And Portland fashion/food blogger also couldn’t resist the pull of Maine strawberries in prime season and has also posted a piece about going strawberry picking at Maxwell’s Farm in Cape Elizabeth.
The Food & Dining in today’s Press Herald includes a profile of the Island Micro Farm on Peaks Island,
Located on the back side of Peaks Island down a winding gravel road, the farm is a new enterprise created by resident Mark Shain. But unlike traditional farms where straight rows of tilled soil define the landscape, Shain’s farm follows a permaculture model.
an article about three Farmers Market add-on services that either cook meals for you or deliver groceries to you door,
The concept of eating local foods is already wildly popular here in Maine, but for some people it can still be a challenge. It’s hard to make it to a farmers market on Saturday morning if your kids have a soccer game on the same day. Other people like the idea of eating locally, but they aren’t sure what to do with the food that comes in a CSA share.
Now a couple of local businesses are trying to remove any remaining barriers by making local, seasonal foods even more accessible to the public.
and a report the recently revived Way Way penny candy store in Saco.
Today’s Press Herald reports on the bee ordinance in South Portland. Beekeeper Phil Gaven who was interviewed for the article plans on opening “a store in Portland called The Honey Exchange. He will offer local honey, wax products and honey-based food and drink.”
The paper also includes an article about Sebago Brewing’s new Meatless Monday menu,
“We’ve gotten a lot of requests for more healthy, more local and more vegetarian,” said Elise Loschiavo, Sebago’s marketing manager. “It’s not that hard to come up with a few more meatless options.”
Or brush some Brussels sprouts with olive oil and tamari, and toss them on the grill. “Brussels sprouts are excellent on the grill,” [Toni] Fiore said. “I’ve made them for people who don’t like Brussels sprouts, but they like them on the grill. It just adds a different dimension. It’s not so cabbage-y.”
and a report on a pair of friends who are raising Bison in Berwick, Maine.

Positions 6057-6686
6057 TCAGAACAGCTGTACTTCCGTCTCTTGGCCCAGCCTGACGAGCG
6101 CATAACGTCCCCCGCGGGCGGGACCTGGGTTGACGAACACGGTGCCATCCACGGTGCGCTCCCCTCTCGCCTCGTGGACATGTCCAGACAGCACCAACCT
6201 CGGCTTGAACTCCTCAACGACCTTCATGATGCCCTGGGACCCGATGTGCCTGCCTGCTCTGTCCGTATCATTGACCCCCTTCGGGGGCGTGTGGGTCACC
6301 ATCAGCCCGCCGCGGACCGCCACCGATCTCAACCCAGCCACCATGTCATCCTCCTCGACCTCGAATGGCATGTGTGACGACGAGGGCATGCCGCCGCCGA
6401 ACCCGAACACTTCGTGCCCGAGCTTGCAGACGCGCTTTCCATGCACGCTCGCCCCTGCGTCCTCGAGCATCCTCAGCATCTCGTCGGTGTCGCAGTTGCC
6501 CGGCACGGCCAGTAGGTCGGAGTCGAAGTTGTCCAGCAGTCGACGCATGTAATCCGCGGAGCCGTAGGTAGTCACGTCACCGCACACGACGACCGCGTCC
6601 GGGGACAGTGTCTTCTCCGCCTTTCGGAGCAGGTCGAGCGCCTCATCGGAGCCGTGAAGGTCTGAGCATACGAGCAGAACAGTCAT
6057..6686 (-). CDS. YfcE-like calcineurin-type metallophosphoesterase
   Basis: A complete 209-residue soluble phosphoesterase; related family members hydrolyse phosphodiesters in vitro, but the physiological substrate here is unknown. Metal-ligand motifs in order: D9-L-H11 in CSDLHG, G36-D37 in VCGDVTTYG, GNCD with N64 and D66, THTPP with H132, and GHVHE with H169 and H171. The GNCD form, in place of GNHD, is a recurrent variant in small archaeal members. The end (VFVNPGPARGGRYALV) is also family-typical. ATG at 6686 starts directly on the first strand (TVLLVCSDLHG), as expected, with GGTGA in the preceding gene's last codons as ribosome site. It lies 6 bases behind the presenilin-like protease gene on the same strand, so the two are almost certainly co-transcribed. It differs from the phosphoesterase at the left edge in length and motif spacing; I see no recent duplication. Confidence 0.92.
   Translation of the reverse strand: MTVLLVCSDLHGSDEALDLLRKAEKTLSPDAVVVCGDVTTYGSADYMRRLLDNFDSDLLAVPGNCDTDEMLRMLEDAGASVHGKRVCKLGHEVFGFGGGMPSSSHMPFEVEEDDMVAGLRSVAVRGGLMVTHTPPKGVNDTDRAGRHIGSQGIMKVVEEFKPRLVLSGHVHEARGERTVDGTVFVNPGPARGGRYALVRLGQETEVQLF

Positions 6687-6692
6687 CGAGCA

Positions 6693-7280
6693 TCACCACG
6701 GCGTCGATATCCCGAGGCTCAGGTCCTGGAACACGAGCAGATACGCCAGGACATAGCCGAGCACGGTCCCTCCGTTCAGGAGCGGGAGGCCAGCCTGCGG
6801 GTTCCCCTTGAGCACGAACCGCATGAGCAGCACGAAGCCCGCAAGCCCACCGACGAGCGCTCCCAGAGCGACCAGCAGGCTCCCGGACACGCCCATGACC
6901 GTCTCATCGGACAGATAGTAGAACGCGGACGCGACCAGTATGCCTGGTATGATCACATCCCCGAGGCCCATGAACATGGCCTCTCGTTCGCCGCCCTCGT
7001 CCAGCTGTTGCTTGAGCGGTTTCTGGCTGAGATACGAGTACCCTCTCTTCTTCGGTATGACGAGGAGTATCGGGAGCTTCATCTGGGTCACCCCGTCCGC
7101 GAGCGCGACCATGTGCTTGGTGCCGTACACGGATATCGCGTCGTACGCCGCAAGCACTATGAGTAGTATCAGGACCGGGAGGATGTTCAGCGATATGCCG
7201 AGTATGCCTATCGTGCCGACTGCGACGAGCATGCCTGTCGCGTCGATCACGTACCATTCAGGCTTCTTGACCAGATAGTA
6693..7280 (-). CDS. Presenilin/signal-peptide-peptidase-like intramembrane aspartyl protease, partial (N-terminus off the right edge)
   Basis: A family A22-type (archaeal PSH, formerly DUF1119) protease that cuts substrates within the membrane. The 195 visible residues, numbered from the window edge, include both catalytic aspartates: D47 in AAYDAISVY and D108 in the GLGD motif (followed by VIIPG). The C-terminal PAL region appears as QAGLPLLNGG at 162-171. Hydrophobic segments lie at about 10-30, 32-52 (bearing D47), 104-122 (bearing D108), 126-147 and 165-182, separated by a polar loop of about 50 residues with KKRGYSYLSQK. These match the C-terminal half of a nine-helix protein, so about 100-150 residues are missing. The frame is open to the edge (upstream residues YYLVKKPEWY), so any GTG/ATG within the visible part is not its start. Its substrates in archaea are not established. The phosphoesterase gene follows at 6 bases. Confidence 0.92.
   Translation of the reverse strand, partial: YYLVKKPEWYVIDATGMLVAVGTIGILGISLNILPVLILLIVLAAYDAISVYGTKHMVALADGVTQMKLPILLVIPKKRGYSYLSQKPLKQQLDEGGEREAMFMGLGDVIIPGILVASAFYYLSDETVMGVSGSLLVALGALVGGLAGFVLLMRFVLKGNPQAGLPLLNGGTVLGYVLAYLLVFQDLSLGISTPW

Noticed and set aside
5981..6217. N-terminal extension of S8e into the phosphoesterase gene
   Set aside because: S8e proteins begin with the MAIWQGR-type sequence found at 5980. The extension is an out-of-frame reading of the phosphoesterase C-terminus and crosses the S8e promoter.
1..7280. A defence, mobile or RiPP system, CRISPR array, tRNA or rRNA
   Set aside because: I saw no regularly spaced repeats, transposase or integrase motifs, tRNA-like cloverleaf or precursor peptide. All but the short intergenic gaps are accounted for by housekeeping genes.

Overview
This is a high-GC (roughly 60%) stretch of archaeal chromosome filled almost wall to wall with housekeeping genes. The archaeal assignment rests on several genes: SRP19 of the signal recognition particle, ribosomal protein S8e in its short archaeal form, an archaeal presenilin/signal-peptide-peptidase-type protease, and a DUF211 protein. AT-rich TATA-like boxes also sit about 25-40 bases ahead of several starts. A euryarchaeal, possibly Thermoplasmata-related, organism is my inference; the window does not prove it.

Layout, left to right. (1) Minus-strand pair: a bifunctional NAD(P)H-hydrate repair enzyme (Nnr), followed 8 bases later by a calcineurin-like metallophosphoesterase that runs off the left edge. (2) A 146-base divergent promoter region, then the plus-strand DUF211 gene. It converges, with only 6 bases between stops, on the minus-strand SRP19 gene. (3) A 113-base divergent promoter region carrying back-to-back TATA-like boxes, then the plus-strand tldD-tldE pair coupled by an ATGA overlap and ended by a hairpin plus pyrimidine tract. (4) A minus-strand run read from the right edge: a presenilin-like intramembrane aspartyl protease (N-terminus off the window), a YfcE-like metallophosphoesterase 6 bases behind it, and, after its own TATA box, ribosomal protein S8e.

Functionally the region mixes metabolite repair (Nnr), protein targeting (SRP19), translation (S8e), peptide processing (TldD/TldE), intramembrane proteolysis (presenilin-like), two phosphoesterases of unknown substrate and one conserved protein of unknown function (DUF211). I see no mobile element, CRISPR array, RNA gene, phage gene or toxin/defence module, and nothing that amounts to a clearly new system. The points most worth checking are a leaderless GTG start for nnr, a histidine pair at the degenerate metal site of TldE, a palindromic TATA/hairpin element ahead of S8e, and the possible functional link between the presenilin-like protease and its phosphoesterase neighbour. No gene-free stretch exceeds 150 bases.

The Food & Dining section in today’s Press Herald celebrates the start of the native strawberry season,
“The crop looks really good,” [farmer Bill Bamford] said. “There were a lot of blossoms there earlier, and every blossom turns into a strawberry. Barring some natural disaster, we’re pretty optimistic at this point and hoping we can make a few people happy.”
and provides an overview of this wekend’s Vegetarian Food Festival,
“The food we eat makes us sick over time,” Bell said. “We have pharmaceuticals to get us well. But the bad news is, no one gets well. We just take more pharmaceuticals.”
In his own life, Bell has broken out of the conventional way of thinking and switched from the standard American diet to one based on plants. At Saturday’s festival, he will be surrounded by plenty of other folks who have subverted the dominant food paradigm.
The Portland Daily Sun interview Maine farms about the start of the 2011 growing season.
“It’s a little slower than normal between the cold, too much rain, not enough rain,” said Sarah Bostick, who’s worked for the past six years at Meadowood Farm, a 10-acre tract in Yarmouth.
Bostick, who was selling plants and vegetables yesterday at the Portland Farmer’s Market, admits this year isn’t as bad as two years ago, when damp weather lasted for more than a month, causing some crops to rot in the field.
The front page of today’s Press Herald Food & Dining section reports on efforts by Marada and Leah Cook to start up Northern Girl. The new firm will process and package Maine-grown vegetables into convenient formats such as baby carrots and frozen broccoli. The article also looks at the state of food packaging in Maine in general.
“How many of us have had a rutabaga in the fridge forever?” Marada asked. “But a bag of peeled, cut root vegetables wouldn’t last more than a week in the fridge.”
The desire to make the bounty of Maine’s vegetable farms more accessible is one of the motivations for this endeavor.
This week’s Portland Phoenix reports on the rising interest in beekeeping in Portland.